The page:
ISSN 2330-717X

The Conflict-Environment Nexus – OpEd


Environmental protection has emerged as one of the key priorities of the 21st Century.  The importance of environment has been repeatedly highlighted at various national and international platforms. 5th June is marked as World Environment Day (WED). On this day, various conferences, rallies and programs are organized with the aim to raise awareness and synergize efforts towards fostering a sustainable environment.

The importance accorded to a sustainable environment at the global level is evident from the UN Sustainable Development Goals (SDGs) which are focused on mitigating environmental damage and ensuring the conservation of available natural resources.  It is imperative to protect the environment as issues related to it are interconnected with each other which exacerbates existing challenges from climate change to poverty alleviation. The health and social problems related to the environment directly impact the economy. A declining economy triggers more poverty. Resultantly, increasing poverty has the potential to give rise to internal unrest which can ultimately lead to more instability putting greater pressure on natural resources.   

There are a number of activities which can worsen the planet’s ecology. These include deforestation, carbon emissions, industrial effluents, excessive use of non-degradable materials, burning of fossil fuels, agricultural runoffs and waste mismanagement. While several of these issues have received considerable attention from the international community and are part of policy-making, one aspect which has largely been ignored is the conflict-environment nexus. Over the years, armed conflicts have damaged the Earth’s ecosystem to a considerable degree. 

Starting from World War II, the nuclear attacks on Hiroshima and Nagasaki caused catastrophic damage to the environment. The most dangerous aspect of this attack was the radiation which remained in the atmosphere and seeped into the soil for a considerable period and caused significant harm not only to human beings but the environ as well. The impact of these radiations was even felt decades after the attack.

During the Cold War, both Soviet Union and the United States indulged in an arms race of their nuclear stockpiles. Both sides tested nuclear weapons extensively. It was shortly after these tests that a shift in weather patterns, unexpectedly large yields and contamination of agricultural production was observed. Moreover, during the Vietnam War, toxic chemicals such as Agent Orange and Napalm were deliberately used to get rid of forests which were providing shelter to enemy forces. In the Korean War, dams and irrigation systems were specifically targeted. Resultantly, North Korea lost 75% of its water supply. The damage done in these conflicts proved extremely destabilizing for the environment.  

In the first Gulf War, the Iraqi forces decided to set numerous Kuwaiti oil fields on fire. The fire rose as high as 22,000 feet into the atmosphere and spread nearly 800km. This condemnable act turned into a disaatrous oil spill on land and water bodies.  The coastline was significantly affected and gave rise to several health-related issues as air quality and respiratory problems in Kuwait and neighboring countries. Wildlife also suffered the consequences of the fire which spread rapidly across the forests.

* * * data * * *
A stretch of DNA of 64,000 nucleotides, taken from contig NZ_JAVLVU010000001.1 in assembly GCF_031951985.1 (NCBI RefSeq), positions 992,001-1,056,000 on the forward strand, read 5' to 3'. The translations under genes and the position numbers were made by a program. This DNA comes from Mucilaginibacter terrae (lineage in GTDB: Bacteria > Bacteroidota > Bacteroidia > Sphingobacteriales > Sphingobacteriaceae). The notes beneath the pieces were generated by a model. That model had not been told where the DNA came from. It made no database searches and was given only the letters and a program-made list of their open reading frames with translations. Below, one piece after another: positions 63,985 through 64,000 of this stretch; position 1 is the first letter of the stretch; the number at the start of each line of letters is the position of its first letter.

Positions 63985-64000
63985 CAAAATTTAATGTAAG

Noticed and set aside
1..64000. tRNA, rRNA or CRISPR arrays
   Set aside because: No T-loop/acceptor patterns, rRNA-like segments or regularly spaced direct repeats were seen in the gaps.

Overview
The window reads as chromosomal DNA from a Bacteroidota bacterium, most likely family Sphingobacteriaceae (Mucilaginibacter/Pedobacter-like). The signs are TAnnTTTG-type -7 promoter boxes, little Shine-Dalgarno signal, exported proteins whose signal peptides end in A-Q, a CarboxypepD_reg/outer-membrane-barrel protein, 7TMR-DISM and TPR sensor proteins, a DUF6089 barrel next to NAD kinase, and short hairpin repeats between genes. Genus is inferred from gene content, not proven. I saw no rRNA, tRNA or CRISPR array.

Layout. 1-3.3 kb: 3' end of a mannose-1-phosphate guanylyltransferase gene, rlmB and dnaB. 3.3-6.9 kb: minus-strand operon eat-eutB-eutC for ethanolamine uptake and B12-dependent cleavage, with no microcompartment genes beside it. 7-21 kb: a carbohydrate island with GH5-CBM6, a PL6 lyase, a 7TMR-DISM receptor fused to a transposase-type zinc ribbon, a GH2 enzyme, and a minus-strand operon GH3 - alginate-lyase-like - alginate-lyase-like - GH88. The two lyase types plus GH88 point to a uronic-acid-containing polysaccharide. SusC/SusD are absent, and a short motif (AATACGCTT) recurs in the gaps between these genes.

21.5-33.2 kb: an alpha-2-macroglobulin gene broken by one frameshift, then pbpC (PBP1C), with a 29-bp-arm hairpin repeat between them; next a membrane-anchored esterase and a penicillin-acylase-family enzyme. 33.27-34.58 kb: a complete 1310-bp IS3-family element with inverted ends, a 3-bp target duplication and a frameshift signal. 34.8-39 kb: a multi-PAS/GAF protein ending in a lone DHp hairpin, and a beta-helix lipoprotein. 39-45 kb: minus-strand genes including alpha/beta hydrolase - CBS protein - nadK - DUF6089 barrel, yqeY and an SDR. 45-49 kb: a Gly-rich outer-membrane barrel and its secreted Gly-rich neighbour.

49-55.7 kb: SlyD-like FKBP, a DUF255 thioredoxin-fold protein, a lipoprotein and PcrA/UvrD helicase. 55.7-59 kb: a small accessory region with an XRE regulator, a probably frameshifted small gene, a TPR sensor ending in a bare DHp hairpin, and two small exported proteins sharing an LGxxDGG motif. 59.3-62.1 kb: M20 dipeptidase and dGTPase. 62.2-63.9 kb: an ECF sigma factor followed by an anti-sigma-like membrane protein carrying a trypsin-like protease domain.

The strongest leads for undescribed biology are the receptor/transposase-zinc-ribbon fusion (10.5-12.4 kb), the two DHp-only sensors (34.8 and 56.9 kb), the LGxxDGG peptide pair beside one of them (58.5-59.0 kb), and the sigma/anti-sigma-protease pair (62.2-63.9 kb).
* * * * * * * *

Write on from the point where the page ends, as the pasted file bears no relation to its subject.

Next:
Despite the damage which was evident in the above stated conflicts, there has not been any substantial shift in this trend as we continue to witness irreversible environmental damage due to increasing regional conflicts. In Yemen, the ongoing fighting has taken a high toll on the environment. The attacks by the warring factions have damaged the water infrastructure of the country. These actions have deprived thousands of people from clean drinking water and caused 4000 deaths mainly from water-borne diseases since 2017. The damage done to the agricultural system has become a source of food insecurity for 16.2 million Yemeni citizens. 

The Syrian War is another recent example in this regard. The war which has been going on for more than a decade now has devastated the environmental conditions of the country. The aerial bombardment carried out on the Syrian oil and industrial facilities, the use of toxic chemicals and the mismanagement that followed has considerably polluted the country’s land, water and air. A devastated agricultural system is also the legacy of this conflict. The Syrian population is at the risk of getting fatal diseases owing to the degradation of the environment. Between 2010 and 2017, the deaths caused by air pollution have increased by 17 percent. During the war, Syria lost 20% of it tree cover mostly due to forest fires as a result of bombardments. The impact of explosives on the Syrian environment is beyond imagination.     

As we observe World Environment Day today (5 June), the nexus between armed conflicts and environmental damage needs to be highlighted with more emphasis. The civilian population of conflict-affected regions has and will continue to suffer the consequences of irreparable environmental damage. When the war is over, these people need a suitable environment to live in. Hence, it is essential to identify and prioritize environment-related issues in the affected regions given that their impacts will continue even after the on-ground fighting is over. These issues demand extensive time, tireless efforts and cross-sectoral collaboration between states, NGOs, civil society and environmental experts. The failure to timely address such issues can become a major threat not only for the people living in conflict-ridden areas but for the rest of the world as well. 

*Shaza Arif is a Researcher at the Centre for Aerospace & Security Studies (CASS). She can be reached at [email protected]

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